Quietening a generator

Since I'm working on a boat in a yard without power, I've splashed out on a generator to power tools etc. It's from Machine Mart's cheaper range - one of these: http://tinyurl.com/ya3f8za .
The generator works fine, but being a cheapish petrol one in an open frame, it's quite noisy. I don't mind myself, but at weekends there can be quite a few people working on their boats, and it feels rather anti-social to be running a noisy generator when everyone else is quietly cleaning and painting things in the sunshine.
Are there any cunning tricks to reduce the noise?
Cheers,
Pete
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Pete Verdon wrote:

mass and padding round it.
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The Natural Philosopher wrote:

I'm wary of just putting the whole thing in a duvet-covered box, as it seems likely to overheat.
Pete
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Pete Verdon wrote:

A blockwork wall around it would probably be more effective anyway. Soft materials stop high frequency noise. Heavy materials stop low frequency noise, which can travel further.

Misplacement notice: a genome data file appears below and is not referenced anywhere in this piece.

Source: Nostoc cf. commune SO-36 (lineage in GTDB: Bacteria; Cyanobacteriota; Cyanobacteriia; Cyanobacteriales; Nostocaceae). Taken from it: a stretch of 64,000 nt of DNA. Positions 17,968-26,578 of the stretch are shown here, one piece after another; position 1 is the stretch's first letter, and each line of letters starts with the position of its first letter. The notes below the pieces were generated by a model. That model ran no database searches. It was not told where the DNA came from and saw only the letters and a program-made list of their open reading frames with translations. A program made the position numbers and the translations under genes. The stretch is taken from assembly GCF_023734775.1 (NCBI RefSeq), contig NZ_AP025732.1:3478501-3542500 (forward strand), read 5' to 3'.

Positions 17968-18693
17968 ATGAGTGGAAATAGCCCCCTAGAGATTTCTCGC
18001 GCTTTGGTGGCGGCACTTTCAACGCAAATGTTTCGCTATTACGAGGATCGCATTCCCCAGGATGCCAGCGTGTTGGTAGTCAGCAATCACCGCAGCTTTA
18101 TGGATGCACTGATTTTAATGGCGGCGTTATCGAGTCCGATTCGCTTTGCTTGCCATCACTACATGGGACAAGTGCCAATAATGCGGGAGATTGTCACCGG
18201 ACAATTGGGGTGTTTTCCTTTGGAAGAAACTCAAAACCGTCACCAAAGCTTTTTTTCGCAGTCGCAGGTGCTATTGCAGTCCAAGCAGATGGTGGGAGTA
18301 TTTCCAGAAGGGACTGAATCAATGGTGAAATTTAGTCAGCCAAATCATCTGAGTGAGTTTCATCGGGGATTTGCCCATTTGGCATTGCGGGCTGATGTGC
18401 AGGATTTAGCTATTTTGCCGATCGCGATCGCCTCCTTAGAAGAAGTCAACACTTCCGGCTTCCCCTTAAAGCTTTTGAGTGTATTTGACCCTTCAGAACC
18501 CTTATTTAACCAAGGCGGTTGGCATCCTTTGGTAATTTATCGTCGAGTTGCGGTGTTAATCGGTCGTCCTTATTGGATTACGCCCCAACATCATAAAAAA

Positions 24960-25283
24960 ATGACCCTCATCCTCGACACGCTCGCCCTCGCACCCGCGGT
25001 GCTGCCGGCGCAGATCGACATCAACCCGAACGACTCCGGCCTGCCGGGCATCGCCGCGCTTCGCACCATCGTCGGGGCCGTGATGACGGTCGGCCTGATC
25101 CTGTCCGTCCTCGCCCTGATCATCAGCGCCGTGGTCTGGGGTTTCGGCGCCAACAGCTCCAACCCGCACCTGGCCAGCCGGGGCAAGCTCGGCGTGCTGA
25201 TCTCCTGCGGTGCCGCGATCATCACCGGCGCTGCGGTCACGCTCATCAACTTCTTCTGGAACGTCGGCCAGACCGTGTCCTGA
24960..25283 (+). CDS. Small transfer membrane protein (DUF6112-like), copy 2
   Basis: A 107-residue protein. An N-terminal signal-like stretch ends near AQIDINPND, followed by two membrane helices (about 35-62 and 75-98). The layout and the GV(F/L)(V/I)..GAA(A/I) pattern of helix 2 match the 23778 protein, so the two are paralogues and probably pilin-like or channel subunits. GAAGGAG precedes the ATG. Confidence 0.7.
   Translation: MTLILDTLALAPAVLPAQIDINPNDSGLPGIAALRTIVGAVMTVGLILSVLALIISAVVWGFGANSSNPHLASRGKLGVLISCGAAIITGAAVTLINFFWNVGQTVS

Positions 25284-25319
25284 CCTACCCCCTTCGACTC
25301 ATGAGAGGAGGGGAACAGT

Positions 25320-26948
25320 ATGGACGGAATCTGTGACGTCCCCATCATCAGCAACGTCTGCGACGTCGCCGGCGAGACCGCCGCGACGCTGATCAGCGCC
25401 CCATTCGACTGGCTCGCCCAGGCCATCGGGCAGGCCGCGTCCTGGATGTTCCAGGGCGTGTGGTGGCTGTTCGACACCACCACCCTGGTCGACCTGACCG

Colin Bignell
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OK - unfortunately it does need to remain somewhat portable, as I have to drive to the boatyard each weekend with generator, tools and materials in the back of my Polo. I could leave a certain amount of low-value stuff (eg a few breeze blocks to construct a silencer) under the boat, but a generator-sized blockwork compound, even dry-fitted, is starting to take the piss.
Cheers,
Pete
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It was a very long time ago but I remember someone who had converted a single decker bus to a mobile home. He had a generator underneath the floor with a series of small exhaust boxes joined with U shaped pipe. As I remember it was quite neat and quiet.
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On 27 Jan, 22:58, Pete Verdon
Turn it off when you're not using the angle grinder.
Swap it for a tenner's worth of 2kW building-site 4-stroke genny, which is much quieter (and yes, a tenner )
Hide it inside or behind a baffle, which could be the boat you're working on, oild drums etc. Just blocking the line-of-sight helps.
Do something drastic to the silencer, probably involving welding, such that you can attach a length of flexible exhaust hose (you're a boatyard, scrounge a knackered old bit off something). Route this into a "pot" silencer, which is your local nearest equivalent to a cast iron bucket (or chimney pot). Stuff a layer of loft insulation on top.
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Andy Dingley wrote:

I don't leave it running unnecessarily, but sometimes it's powering a heater helping some epoxy or fibreglass to cure in the current weather. This of course can look like I'm inconsiderately leaving it running for no reason.